The Fluoride Action Network (FAN), along with a coalition of environmental and public health groups has filed a complaint in the U.S. District Court for the Northern District of California against the U.S. Environmental Protection Agency (EPA) in response to their denial of our petition seeking a ban on water fluoridation.
We believe this lawsuit is an unprecedented opportunity to end the practice once and for all in the U.S., and potentially throughout the world, based on the well-documented neurotoxicity of fluoride, according to FAN’s attorney and adviser, Michael Connett: “This case will present the first time a court will consider the neurotoxicity of fluoride and the question of whether fluoridation presents an unreasonable risk under the Toxic Substances Control Act (TSCA).”
Lawsuit Background: EPA Served with Citizen’s Petition
On November 22, 2016, FAN filed a petition calling on the EPA to ban the addition of fluoridating chemicals to the drinking water.
FAN presented the FDA with more than 2,500 pages of scientific documentation that fluoride is a neurotoxin, with evidence demonstrating that fluoride has little benefit when swallowed, and therefore any risks from exposing people to fluoride chemicals in water are unnecessary.
The EPA responded: “The petition has not set forth a scientifically defensible basis to conclude that any persons have suffered neurotoxic harm as a result of exposure to fluoride in the U.S. through the purposeful addition of fluoridation chemicals to drinking water or otherwise from fluoride exposure in the U.S.”
As many independent scientists now recognize, fluoride is a neurotoxin. The question, therefore, is not if fluoride damages the brain, but at what dose. While EPA quibbles with the methodology of these studies, to dismiss and ignore these studies in their entirety for methodological imperfections is exceptionally cavalier.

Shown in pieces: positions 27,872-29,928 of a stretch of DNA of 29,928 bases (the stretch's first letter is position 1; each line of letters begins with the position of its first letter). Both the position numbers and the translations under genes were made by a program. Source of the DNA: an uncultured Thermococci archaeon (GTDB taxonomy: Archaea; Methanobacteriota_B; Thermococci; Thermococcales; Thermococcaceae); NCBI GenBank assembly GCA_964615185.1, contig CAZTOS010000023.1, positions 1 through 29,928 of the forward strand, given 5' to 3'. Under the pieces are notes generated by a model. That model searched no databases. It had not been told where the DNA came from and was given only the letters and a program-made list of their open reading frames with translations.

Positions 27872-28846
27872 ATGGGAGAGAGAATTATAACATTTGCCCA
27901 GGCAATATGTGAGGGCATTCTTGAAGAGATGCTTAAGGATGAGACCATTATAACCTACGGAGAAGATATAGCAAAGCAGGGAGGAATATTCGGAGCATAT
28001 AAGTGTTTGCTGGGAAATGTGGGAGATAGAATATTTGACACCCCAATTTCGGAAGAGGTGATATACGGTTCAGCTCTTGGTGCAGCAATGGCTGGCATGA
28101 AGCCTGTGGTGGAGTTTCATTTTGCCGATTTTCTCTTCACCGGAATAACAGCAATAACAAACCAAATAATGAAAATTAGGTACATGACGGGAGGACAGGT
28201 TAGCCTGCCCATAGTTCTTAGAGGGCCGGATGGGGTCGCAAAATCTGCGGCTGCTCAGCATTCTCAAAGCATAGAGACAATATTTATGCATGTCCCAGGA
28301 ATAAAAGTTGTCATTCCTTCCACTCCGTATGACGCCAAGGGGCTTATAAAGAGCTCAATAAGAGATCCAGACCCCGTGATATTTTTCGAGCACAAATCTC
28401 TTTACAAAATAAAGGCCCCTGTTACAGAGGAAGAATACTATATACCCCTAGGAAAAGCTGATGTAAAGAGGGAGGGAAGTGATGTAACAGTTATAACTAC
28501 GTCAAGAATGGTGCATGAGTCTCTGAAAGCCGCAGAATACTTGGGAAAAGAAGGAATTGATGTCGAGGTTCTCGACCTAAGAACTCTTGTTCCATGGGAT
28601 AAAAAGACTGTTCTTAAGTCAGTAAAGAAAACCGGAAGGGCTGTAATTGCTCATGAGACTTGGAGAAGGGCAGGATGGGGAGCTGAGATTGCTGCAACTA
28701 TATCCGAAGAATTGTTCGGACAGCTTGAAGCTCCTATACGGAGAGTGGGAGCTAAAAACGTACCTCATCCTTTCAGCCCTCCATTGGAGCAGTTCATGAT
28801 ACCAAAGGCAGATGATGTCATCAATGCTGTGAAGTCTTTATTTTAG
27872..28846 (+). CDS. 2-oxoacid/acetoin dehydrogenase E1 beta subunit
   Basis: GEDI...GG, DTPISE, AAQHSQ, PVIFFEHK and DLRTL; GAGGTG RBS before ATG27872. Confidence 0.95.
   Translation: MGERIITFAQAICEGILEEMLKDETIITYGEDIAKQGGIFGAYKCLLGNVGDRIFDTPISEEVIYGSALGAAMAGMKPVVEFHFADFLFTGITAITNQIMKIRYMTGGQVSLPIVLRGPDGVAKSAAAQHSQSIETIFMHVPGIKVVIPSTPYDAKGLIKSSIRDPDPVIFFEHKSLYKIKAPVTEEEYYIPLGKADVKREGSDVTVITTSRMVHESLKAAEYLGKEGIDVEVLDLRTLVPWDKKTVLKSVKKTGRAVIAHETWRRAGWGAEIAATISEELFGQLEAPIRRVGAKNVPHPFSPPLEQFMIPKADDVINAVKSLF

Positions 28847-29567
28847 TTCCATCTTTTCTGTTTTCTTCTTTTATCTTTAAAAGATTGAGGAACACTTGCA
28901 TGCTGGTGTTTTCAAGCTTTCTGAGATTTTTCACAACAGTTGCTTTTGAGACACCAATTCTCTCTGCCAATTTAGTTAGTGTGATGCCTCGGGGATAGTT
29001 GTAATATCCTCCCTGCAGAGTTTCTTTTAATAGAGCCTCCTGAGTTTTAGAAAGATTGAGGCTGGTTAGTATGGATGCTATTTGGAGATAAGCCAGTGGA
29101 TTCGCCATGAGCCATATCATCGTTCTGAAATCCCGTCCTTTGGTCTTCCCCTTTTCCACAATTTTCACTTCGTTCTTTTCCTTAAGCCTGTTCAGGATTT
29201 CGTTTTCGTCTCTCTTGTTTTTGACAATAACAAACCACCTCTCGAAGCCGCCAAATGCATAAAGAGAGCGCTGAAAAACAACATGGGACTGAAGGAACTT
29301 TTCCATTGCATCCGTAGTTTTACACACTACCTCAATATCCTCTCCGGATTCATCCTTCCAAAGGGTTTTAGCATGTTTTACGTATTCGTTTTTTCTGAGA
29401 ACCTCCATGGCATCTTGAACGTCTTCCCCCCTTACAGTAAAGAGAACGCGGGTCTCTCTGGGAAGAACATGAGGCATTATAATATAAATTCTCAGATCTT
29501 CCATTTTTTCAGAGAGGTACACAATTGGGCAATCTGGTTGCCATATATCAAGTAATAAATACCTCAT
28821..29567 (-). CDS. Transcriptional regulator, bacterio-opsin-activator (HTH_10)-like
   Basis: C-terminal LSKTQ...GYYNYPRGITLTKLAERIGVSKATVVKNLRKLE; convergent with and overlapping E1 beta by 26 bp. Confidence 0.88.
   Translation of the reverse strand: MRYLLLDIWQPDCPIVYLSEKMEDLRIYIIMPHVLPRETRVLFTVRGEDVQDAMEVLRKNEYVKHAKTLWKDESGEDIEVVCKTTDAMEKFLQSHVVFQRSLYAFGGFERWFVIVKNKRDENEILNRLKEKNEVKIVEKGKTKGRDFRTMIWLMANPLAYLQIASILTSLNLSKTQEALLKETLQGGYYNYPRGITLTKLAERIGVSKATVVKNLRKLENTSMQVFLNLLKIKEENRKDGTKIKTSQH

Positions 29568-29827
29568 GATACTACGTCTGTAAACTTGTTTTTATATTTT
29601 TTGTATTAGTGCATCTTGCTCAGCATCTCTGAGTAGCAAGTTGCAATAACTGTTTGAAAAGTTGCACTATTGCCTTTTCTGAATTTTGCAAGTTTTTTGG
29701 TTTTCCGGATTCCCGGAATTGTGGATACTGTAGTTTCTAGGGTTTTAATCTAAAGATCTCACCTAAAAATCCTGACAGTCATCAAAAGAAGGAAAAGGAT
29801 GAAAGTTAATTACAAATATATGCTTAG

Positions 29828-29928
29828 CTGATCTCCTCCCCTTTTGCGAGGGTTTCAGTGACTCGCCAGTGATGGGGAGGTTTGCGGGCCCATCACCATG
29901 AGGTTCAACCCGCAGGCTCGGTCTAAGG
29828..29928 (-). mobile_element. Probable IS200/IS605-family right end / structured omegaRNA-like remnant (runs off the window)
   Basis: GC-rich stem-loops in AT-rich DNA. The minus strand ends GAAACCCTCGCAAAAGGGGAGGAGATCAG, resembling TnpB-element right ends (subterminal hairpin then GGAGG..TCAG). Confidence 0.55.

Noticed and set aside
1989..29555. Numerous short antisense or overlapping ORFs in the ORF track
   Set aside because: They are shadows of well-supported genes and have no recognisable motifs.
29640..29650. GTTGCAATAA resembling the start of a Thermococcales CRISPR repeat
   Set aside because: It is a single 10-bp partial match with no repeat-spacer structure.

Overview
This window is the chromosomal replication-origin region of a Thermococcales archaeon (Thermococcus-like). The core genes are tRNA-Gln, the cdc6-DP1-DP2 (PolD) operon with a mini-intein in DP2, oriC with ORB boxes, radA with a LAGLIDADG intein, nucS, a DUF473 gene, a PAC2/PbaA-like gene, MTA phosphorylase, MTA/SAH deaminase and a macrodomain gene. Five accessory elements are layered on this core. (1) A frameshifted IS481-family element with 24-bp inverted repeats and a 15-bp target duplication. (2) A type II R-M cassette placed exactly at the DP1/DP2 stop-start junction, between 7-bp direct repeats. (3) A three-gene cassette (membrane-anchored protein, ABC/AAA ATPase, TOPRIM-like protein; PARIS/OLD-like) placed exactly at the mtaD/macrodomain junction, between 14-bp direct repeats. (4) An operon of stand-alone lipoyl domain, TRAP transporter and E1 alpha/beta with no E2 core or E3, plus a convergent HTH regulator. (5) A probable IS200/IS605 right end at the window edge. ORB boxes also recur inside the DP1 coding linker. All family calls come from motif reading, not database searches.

New Study Quantifies Fluoride’s Potential to Lower IQ in Children
Some children in the U.S. may be consuming enough fluoridated water to reach doses of fluoride that have the potential to lower their IQ, according to William Hirzy, Ph.D., a former senior scientist at the EPA.
Current federal guidelines encourage the addition of fluoride chemicals into water supplies to reach 0.7 milligrams per liter (mg/L). Hirzy followed EPA risk assessment guidelines to report: “The effect of fluoride on IQ is quite large, with a predicted mean 5 IQ point loss when going from a dose of 0.5 mg/F/day to 2.0 mg F/day.”
Many children in the U.S. commonly consume these levels of fluoride from all sources (water, food, dental products, medicines, air pollution, etc.). Hirzy explains the significance of this study: “The significance of this peer reviewed risk analysis is that it indicates there may be no actual safe level of exposure to fluoride. Groups of children with lower exposures to fluoride were compared with groups having higher exposures. Those with higher exposures performed more poorly on IQ tests than those with lower exposures.
One well-conducted Chinese study indicated that children exposed to 1.4 mg/day had their IQ lowered by 5 IQ points. Current average mean daily intakes among children in the United States are estimated by EPA to range from about 0.80 mg/day to 1.65 mg/day. Fluoride may be similar to lead and mercury in having no threshold below which exposures may be considered safe.”
By Stuart Cooper
Source: truly alive